By Q. Vatras. Loyola University, Chicago.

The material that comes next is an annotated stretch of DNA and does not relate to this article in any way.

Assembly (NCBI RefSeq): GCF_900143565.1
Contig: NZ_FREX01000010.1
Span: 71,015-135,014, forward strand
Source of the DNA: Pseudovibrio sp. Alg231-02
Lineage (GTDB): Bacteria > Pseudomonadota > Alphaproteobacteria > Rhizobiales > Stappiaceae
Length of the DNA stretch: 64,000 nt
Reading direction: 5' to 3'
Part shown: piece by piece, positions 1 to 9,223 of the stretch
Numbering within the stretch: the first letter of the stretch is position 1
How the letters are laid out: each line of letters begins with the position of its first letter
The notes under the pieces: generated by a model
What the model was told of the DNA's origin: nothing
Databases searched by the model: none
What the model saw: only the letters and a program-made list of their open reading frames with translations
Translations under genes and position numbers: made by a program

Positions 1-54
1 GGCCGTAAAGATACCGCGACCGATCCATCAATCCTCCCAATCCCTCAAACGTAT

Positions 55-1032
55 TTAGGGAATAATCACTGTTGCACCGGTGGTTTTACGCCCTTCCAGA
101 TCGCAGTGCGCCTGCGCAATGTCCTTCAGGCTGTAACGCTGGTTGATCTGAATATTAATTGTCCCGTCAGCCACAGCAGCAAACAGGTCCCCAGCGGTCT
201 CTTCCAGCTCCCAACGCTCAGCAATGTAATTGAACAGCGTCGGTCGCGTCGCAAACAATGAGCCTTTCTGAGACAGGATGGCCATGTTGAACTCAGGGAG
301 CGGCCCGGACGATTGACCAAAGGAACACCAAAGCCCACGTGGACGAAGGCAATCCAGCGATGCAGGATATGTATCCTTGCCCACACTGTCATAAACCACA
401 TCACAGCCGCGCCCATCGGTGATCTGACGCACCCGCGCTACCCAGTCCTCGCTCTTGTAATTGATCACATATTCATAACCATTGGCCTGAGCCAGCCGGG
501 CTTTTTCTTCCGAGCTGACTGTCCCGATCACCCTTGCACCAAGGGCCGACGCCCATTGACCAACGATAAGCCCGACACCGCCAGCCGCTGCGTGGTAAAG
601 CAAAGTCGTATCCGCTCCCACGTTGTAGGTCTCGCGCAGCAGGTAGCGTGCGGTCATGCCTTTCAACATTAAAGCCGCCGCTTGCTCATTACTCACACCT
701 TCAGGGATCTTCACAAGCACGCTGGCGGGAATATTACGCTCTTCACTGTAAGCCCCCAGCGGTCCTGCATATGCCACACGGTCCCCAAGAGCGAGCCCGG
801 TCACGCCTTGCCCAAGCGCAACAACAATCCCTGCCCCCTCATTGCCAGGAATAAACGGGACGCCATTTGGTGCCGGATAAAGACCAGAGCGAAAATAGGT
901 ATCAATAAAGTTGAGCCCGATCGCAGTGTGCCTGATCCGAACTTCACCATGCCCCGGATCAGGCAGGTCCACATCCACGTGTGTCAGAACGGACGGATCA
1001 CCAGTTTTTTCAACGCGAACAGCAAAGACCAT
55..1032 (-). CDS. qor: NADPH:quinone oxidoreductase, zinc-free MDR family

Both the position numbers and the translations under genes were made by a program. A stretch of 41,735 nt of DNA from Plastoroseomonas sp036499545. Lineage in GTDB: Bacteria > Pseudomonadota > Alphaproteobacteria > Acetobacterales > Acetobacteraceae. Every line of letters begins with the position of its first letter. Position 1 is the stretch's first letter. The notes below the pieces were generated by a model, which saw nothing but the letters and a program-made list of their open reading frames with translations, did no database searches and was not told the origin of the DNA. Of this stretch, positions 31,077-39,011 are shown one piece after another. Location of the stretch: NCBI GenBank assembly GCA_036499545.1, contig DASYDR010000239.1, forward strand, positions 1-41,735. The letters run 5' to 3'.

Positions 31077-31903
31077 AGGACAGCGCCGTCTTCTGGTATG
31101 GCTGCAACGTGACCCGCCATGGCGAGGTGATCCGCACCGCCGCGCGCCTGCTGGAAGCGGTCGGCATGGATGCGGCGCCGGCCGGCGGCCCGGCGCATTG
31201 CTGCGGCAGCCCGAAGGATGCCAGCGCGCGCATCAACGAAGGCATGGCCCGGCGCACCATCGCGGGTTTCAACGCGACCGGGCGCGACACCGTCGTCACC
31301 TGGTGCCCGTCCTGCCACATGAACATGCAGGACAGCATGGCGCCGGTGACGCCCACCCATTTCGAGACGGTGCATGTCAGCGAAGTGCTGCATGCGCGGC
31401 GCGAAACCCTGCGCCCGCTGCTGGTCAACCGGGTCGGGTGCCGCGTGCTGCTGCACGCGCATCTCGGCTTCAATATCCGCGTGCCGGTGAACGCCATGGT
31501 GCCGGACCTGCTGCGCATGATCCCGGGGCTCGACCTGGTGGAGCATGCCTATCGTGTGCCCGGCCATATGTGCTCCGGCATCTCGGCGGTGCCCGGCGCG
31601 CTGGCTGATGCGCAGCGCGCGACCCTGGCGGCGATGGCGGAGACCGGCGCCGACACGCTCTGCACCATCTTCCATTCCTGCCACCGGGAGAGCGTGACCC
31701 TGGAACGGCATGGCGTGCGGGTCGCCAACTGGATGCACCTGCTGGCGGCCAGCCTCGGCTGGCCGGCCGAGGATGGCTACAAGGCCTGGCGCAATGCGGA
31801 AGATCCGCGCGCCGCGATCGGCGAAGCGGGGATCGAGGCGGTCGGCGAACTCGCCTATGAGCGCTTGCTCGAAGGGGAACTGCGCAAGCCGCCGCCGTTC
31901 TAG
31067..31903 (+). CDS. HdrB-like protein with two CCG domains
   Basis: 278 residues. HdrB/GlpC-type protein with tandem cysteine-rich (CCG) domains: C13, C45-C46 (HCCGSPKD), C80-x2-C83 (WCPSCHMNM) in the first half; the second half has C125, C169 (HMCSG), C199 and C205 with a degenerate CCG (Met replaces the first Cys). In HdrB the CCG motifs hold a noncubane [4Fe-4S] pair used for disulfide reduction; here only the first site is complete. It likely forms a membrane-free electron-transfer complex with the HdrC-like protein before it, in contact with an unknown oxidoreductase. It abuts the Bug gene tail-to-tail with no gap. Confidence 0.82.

Perhaps the notion that sarcopenia is due to a simple exhaustion of the satellite cell pool or reservoir is overly simplistic generic ampicillin 500 mg without prescription. Notwithstanding purchase 250 mg ampicillin with visa, sarcopenia must be an important component of change in the bone-muscle interface buy cheap ampicillin 250mg on-line. Polar moment of inertia and cortical thickness were markedly increased suggesting a role for this neurotropic factor on the periosteum as well as the trabecular and cortical skeleton purchase ampicillin in india. The effects of the sympathetic nervous system on bone have recently been explored and may be important during aging since several investigators have sug- gested there is an increase in sympathetic tone with advanced age . Beta adren- ergic activation of receptors on the osteoblast causes uncoupled bone remodeling such that formation is suppressed and resorption is increased within the bone mar- row milieu and trabecular skeleton. The effects of adrenergic activity on the perios- teum are not known, although nerve bers are present in this highly vascular environment. Cortical thickness was markedly reduced at 72 weeks vs wild type age-matched controls, as was trabecular bone volume . Interestingly, periosteal expansion with aging did not occur in these mice leading to a much thinner bone during aging with enhanced skeletal fragility. Whether sympathetic tone prevents periosteal expansion as a compensatory mechanism during mammalian aging requires further investigation. Aging and the Bone-Muscle Interface 271 9 Research Directions: Musculoskeletal Aging as a Determinant of Healthspan Aging is a physiologic process that affects the entire organism, including the mus- culoskeletal system, through the pillars related to healthspan. There is the direct impairment in bone formation and the acceleration in resorption that occurs over time in virtually all mammals primarily as a result of changes in the stem cell pool, as well as chronic inammation, and greater accumulation of reactive oxygen spe- cies. There is a secondary increase in periosteal formation in response to bone loss albeit not to the degree that matches an increase in medullary expansion. There are also indirect cell non-autonomous effects in the aging animal including enhanced sympathetic tone, changes in the parathyroid/vitamin D axis, impaired renal func- tion, and gonadal deciency. Coincident with the aging skeleton, muscle mass is also declining and its function is reduced. As discussed above, the bone-muscle interface plays a critical role in modulating skeletal loading as well as cell signaling. Future research should start by more fully delineating how each of the pillars that compose the aging process affect bone, muscle and the interface between the two. One major thrust should be in dening how the periosteum could be resistant to several of the determinants that impair healthy aging and its relationship to sarcope- nia. Although the periosteal envelope can expand with aging, it is unclear whether the signals for that arise from the muscle, the bone matrix, from other bone cells or from an enhanced sensitivity to loading. One limitation is that studies of the perios- teum have been relatively limited due to the difculty in isolating the progenitor cells and studying them ex vivo. Even if models were developed to study the bone- muscle interface, we still do not know whether its expansion has any impact on muscle function. On the other hand, we know that by increasing periosteal surface tension, biomechanical properties improve or at least stabilize in the face of endos- teal resorption. In that same vein, delineating the communication network between osteocytes (mechanical sensors) and the periosteum will be essential for dening age-related periosteal effects. A more important question is whether the periosteum is protected from several critical determinants that dene aging; i. A focus on the Foxo proteins during aging provides the rst clues as to some of the protective mechanisms inherent within the cell that may be operative during aging. Another important aspect of the bone muscle interface lies in the remarkable gender differences in the periosteal envelope across all ages. This parallels the dif- ferences in muscle mass and bone size that is observed between males and females, suggesting that there is always a factor based on size that determines the musculo- skeletal mass. But it is not clear whether periosteal osteoblasts differ between males and females, and if aging has a selective effect (positive or negative) on the ability of these bone-forming cells to expand and lay down collagen. Rosen Sarcopenia is a huge clinical problem because of the falls that result from muscle weakness. It is uncertain how progressive but modest muscle loss directly affects the skeleton and in particular the periosteum. Targeted therapy with myokine ago- nists or antagonists are soon to be developed for frailty, yet we know little about the mechanisms at the bone-muscle interface. Understanding the role of neuropeptides at the bone-muscle interface provides another targeted area for research, particularly with aging. Remarkably, Cthrc1 is highly expressed in the pituitary and hypothalamus and circulates in mea- sureable quantities. The new discipline of Geroscience attempts to merge the physiology of aging with an understanding of the pathophysiology of age-related diseases and the delin- eation of the pillars that dene age-associated disorders. We can no longer afford to study major organ systems in isolation with age, and a major thrust for future stud- ies will be in dening regulation of the bone-muscle interface and the downstream consequences that result from impairment in either tissue. Reeve J, Loveridge N (2014) The fragile elderly hip: mechanisms associated with age-related loss of strength and toughness. Seeman E (2013) Age- and menopause-related bone loss compromise cortical and trabecular microstructure. Ferretti C, Mattioli-Belmonte M (2014) Periosteum derived stem cells for regenerative medi- cine proposals: boosting current knowledge. Vokes 1 Clinical Aspects of Osteoporosis Osteoporosis is a generalized skeletal disorder in which decrease in bone mass and deterioration of bone quality lead to bone fragility and increased risk of fracture. Osteoporosis is primarily a disease of the elderly, with more than 70 % of fractures being sustained by those 65 or older . Fragility fractures, also termed osteoporotic fractures or low trauma fractures, occur when falling from a standing height during usual physical activity . Fractures result from an interaction between bone strength and the mechanical force applied to it, usually during a fall. Younger individuals may experience fragility fractures when they have diseases or take medications that have harmful effects on bone. However, bone strength is inuenced by bone quantity (mass) and bone quality, both of which decrease with age, thus leading to an increase in fragility fractures among the elderly. In addition, elders have an increased risk for falls, which further contributes to increased fracture incidence. Because the risk of osteoporotic fractures increases with age , this population growth will likely result in increased numbers of fractures and associated health care costs. Osteoporotic fractures result in signicant morbidity, mortality, and reduced quality of life . Hip fractures are associated with increased mortality, loss of independent living, and decline in functional status [4 6]. Osteoporotic fractures accounted for nearly 50 % of hospitalizations among women 75 years and older. Although the hospitalization rates for all other diseases declined during this 11 year observation period, the rate of hospitalization for non-hip fractures actually increased [11 ]. From  Hip Radiographic vertebral Wrist 300 200 100 0 400 Women 300 200 100 0 Age(years) 280 J. Fracture risk increases with age in all populations studied  and women have approxi- mately twice as many fractures as men although female-to-male ratios vary depend- ing on the skeletal site of fracture and the geographic region (Fig. There are signicant geographic, racial, and ethnic differences in fracture rates, the reasons for which have not been clearly identied. Although some of these differences may be due to under-reporting of fractures in countries with less developed medical care, there are probably true differences in fracture risk that are due to genetic as well as environmental factors. The best-studied geographic differences are for hip fracture rates because those fractures are most likely to be reported accurately (Fig. Age- standardized rates of hip fractures reported from over 60 countries around the world vary by over 200-fold in women and 140-fold in men . Even within the same continent there are sig- nicant differences between countries. Similarly, in the Middle East, the rates of hip fracture are 8 times higher in Iran than in Tunisia (Fig. In contrast to hip fractures, vertebral fractures do not show as much geographic variability. This is particularly true for morphometric (radiographic) vertebral frac- tures, which have similar prevalence in studies from different regions of the world [12 14]. It is likely that genetic differences account for at least some of the observed disparity. Finally, regional differences in fall risk have been reported and may contribute to differences in fracture rates [15, 16 ]. The most peculiar observation regarding geographic differences in fracture rates is a recent nding of hip fracture rates increasing in the east (China) while decreas- ing in the west (Western Europe, North America, and Oceania) .